3 Ways to Make Our Schools Emotionally Addicitive
Some of the things we need to do to really make school a more emotionally addictive place.
Brooks’s books include Bobos In Paradise: The New Upper Class and How They Got There (2000), in which Brooks combined the words bohemian and bourgeois to coin the term ‘Bobo’ in order to describe today’s corporate upper class, the descendants of the yuppies. Brooks argues this marriage between bohemian and bourgeois represents a fusion of the liberal idealism of the 1960s with the self-interest of the 1980s.
Four years later Brooks published On Paradise Drive: How We Live Now (And Always Have) in the Future Tense (2004). The thesis of this book connects the material drives of the American middle class with its focus on the future. Brooks’s new book is called The Social Animal: The Hidden Sources of Love, Character, and Achievement, published in March 2011. The Social Animal deals primarily with what drive individuals' behavior and decision making and how we form our emotions and character.
The current K through 12 educational system is obviously failing on a bunch of levels. You look at the results. The number one thing is improving the quality of the relationship between the teacher and the student. Now how do you do that? Well, there’s no one quick answer, but obviously the first thing is to get good people into the classroom. Good teachers into the classroom and get bad teachers out of the classroom. And to take the teachers who are mediocre and improve them. and so that sometimes involves a fair bit of churning, but I think the best thing we can do immediately is to either improve or get rid of the bottom six or seven percent. The studies show that doing that would make a big difference.
We’re in an air of austerity. We’re probably going to see increasing class sizes as budgets come down. So what we should do is we should take the kids and put them in the classrooms with the best teachers. And then we should reward those teachers for the extra kids they’re going to have in their classrooms. We should increase their salaries. It is better to have to be a kid in a classroom of 35 students with a good teacher than it is to be a kid in a classroom of 20 students with a bad or mediocre teacher. And so we want to move people toward the good teachers.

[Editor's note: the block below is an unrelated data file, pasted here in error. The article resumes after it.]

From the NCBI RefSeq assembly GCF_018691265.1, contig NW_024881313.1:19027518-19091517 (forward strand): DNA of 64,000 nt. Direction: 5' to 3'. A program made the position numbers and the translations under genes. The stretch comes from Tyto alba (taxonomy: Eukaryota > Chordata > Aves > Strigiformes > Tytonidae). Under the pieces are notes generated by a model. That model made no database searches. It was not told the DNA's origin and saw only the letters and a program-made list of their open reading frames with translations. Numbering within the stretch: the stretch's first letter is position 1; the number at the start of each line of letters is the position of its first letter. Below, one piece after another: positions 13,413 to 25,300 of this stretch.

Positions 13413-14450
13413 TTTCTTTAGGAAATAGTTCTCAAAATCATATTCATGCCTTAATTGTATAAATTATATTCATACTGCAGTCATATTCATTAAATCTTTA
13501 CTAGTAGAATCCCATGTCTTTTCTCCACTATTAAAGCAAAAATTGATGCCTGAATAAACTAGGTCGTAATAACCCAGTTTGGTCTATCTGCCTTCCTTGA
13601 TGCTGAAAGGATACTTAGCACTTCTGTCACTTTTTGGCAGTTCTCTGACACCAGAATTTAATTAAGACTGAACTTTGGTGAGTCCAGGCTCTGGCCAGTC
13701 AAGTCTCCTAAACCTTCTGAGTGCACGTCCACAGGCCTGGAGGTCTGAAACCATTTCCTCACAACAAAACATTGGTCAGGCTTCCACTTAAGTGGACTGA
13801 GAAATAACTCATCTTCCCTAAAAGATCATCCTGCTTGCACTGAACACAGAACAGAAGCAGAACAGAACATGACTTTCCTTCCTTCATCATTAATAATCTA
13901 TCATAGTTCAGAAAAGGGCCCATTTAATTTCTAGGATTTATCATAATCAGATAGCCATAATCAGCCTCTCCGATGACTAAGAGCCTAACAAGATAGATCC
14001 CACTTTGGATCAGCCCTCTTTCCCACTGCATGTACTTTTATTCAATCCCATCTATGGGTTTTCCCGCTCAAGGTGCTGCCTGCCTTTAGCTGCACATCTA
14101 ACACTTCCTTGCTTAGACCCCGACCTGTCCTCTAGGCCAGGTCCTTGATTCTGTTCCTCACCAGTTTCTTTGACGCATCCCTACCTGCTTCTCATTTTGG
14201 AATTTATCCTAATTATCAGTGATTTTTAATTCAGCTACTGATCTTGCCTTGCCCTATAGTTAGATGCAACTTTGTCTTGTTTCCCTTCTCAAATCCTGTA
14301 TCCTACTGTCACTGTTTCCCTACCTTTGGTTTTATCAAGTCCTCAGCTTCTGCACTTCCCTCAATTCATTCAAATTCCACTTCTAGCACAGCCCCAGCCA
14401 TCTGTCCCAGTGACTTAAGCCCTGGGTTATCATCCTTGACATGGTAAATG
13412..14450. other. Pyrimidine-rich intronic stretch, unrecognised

The second thing we want to do is we want to make sure that our emphasis on reading and math tests, which are important, is not exclusive. Because one of the things we know is that, why do people succeed? They succeed because they have emotional intelligence. And it’s the art and the music that widen their repertoire of emotions.
The third thing we need to do is we have to make sure they are emotionally engaged in schools. If you want to know who’s going to drop out of high school, ask this question. Who’s your favorite teacher? The kids who can say, so-and-so is my favorite teacher, they will not drop out. The kids who look at you like the question is crazy because it would never occur to them to have a favorite teacher, they will drop out. So you need to have institutions which build those kinds of relationships.
Some of it, for some of the good kids, it’ll happen in the classroom. But for other students, you need to build other ways they can relate to teachers. I had a superintendent in Sacramento, California say to me recently, “The way we keep our kids in school is through the A, B, C’s, athletics, band and cheerleading. And so as we are in our budget cuts we can’t get rid of that stuff because we will essentially be slicing off a lot of marginal students.
And so these are some of the things we need to do to really make school a more emotionally addictive place.
In Their Own Words is recorded in Big Think's studio.
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Once again, our circadian rhythm points the way.
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